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Mission El Descanso
Mission El Descanso is also reffered to as Mision San Miguel la Nueva was founded in 1817 among the Kumeyaay by Dominican missionary Tomas de Ahumada at a site 22 kilometers south of the present-day city of Rosarito, Baja California, Mexico. It was the next-to-last mission founded by the Dominicans, and the farthest north. Today only stone foundations and ruined adobe walls survive.
Mission El Descanso Location and Natural Habitat
The ruins of this mission are situated in El Descanso Valley, on the banks of an arroyo of the same name, which ends in a small estuary. In front of this are large coastal dunes formed by strong winds from the sea that have blown the sand there. The missionaries discovered a mild, humid climate and fertile land in this region, with the characteristic vegetation of coastal shrubs such as rush, watercress, purslane, cattail, mustard, mangrove, grease wood, coastal live oaks, manzanita, yucca, honey mesquite, red willow, cholla, and goat nut. Animals that inhabited the region included red fox, badger, skunk, coyote, deer, cougar, bobcat, hare, rabbit, squirrel, california quail, rattlesnake, several water snakes, and lizards. Since the sea was nearby, the sea provided other sources of food, including lobster, abalone, clam, mussel, octopus, sea bass, tuna, small sharks, rays, and sardine. The agricultural production was favored by the humid climate, allowing the cultivation of wheat, barley, and corn, as well as a diversity of fruits and vegetables.
History of Mission El Descanso
Because Mission San Miguel, 13 kilometers to the south, was frequently flooded by the Rio Guadalupe, Ahumada sought another site on higher ground for El Descanso. Additional advantages of the northerly location were good grazing and plentiful arable land. In 1830, Father Felix Caballero constructed an adobe church here and managed both missions from El Descanso, but in 1834, it ceased to function as a mission. At the time it had a population of just 254, including those from Mission San Miguel. By 1853 the mission was deserted.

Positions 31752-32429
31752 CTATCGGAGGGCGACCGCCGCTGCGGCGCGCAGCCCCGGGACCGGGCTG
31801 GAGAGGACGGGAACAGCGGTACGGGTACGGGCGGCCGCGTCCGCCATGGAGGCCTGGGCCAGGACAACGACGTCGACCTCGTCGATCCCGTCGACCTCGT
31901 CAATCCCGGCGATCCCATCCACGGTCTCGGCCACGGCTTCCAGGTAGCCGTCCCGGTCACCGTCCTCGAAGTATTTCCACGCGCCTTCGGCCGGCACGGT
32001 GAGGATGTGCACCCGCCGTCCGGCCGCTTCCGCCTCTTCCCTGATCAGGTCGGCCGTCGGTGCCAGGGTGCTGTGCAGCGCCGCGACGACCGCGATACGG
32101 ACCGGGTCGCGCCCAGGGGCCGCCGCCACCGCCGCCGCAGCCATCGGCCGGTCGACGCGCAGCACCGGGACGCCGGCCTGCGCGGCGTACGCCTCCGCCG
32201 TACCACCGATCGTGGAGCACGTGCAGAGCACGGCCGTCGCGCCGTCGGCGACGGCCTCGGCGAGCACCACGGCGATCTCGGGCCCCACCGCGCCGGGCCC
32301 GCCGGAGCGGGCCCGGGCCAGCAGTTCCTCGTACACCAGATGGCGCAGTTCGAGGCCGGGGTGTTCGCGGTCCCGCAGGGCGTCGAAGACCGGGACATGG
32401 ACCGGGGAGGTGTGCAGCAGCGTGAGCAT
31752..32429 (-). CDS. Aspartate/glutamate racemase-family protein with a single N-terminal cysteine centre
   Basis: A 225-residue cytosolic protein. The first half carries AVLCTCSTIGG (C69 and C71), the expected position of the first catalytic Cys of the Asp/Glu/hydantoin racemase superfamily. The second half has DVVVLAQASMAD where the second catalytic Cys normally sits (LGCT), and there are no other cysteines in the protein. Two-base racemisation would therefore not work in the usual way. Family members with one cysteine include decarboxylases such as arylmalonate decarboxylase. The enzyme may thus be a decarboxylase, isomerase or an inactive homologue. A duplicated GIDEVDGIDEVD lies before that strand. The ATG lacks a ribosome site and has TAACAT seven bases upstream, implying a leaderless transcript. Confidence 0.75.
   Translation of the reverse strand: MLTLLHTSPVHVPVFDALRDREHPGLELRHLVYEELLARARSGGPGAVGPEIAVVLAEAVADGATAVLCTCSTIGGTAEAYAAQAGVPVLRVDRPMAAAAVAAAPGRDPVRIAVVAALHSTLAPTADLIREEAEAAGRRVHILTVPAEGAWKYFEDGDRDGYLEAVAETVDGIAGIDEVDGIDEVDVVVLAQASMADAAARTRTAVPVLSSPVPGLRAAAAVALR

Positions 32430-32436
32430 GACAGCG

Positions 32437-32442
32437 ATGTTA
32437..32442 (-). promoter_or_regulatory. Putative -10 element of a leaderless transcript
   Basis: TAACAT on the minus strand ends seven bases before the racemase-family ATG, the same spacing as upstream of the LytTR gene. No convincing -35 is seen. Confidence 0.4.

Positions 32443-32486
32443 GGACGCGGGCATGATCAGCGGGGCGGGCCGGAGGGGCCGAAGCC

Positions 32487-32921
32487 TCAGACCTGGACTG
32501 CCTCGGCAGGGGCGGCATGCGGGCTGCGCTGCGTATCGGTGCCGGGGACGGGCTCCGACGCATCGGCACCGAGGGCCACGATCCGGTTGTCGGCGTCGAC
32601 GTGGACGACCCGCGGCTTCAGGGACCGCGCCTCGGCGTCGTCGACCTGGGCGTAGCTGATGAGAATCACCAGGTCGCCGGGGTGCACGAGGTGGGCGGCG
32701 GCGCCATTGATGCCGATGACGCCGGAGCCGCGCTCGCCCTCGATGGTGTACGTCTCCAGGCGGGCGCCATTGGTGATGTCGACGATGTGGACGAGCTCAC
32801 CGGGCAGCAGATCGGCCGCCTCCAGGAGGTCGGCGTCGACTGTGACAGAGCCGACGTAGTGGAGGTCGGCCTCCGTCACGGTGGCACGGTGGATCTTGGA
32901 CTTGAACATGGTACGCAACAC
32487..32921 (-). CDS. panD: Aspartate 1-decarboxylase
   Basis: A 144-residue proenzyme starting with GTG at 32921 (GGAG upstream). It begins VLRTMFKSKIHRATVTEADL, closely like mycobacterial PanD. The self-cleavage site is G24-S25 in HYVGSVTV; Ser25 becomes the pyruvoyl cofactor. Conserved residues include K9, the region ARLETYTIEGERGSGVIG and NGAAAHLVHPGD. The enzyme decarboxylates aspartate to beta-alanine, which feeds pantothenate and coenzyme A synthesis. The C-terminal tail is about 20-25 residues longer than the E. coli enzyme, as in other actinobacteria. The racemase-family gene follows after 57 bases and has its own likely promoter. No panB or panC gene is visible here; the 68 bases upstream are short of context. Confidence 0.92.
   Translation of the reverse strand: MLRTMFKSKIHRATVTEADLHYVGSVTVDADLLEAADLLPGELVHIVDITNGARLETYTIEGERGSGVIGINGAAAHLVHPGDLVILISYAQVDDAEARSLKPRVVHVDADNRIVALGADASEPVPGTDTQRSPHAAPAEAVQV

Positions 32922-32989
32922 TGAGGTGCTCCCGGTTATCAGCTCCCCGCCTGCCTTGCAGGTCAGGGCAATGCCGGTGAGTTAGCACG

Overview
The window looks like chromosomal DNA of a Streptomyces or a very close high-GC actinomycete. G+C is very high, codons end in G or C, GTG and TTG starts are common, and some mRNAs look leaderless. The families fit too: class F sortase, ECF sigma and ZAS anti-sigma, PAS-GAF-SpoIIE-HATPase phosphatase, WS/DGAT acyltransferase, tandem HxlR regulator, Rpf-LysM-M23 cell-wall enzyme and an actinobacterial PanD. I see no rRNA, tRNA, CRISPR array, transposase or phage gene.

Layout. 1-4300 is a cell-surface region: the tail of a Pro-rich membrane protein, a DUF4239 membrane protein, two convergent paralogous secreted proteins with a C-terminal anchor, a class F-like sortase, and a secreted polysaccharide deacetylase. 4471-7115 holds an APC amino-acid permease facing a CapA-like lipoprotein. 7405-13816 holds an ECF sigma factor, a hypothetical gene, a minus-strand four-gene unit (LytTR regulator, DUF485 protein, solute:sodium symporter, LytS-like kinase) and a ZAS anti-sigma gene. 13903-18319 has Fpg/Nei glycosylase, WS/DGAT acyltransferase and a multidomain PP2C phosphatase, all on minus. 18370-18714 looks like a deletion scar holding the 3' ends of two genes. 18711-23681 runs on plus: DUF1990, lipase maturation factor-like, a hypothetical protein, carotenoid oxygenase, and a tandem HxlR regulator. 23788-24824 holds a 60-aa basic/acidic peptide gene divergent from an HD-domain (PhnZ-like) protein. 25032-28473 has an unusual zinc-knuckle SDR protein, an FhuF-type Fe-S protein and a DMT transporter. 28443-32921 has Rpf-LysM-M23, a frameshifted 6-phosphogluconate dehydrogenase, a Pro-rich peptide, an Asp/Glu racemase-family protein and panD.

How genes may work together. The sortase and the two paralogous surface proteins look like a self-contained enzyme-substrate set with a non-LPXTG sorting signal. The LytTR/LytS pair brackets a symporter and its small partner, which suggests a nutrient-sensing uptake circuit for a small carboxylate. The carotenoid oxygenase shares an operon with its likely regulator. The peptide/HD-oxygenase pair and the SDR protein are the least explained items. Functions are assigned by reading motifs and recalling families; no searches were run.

Mission El Descanso Complex
The church, the sacristy, and the missionary rooms were the main structures and formed a square. Several kilometers upstream there was a garden, a winery, and orchards. The irrigation system, which used a reservoir and gravity to take the water in acequias into the fields, was typical for missions of this sort. Protection may have been provided by a small fort, located on a hill to the south where the old cemetery is located. The buildings were made of adobe, with round foundations set at a depth of 80 centimeters and cemented with a mortar of clay, sand, and lime. The adobe bricks resting on the foundation were cemented with the same mixture and placed in an alternating fashion to give the walls more strength and stability. The walls were from 0.90-1.10 meters thick. The adobe was made with local soil, water, clay, and sand; unlike the other missionary complexes of the area, these were mixed with pebbles and crushed shells instead of the usual straw, to make the material tougher. The walls probably reached a height of 4.50 meters. The roofs were interlaced with rush branches over oak beams, and the floors were made of adobe tile.
Conservation of Mission El Descanso
Efforts to preserve and study the remaining traces of Mission El Descanso have been implemented under the auspices of Mexico's National Institute of Anthropology and History (INAH). A provisional metal covering was installed to protect the remaining adobe tile floors, adobe walls, and foundations from the elements. Exploratory archaeological excavations were also made at the site in 1997.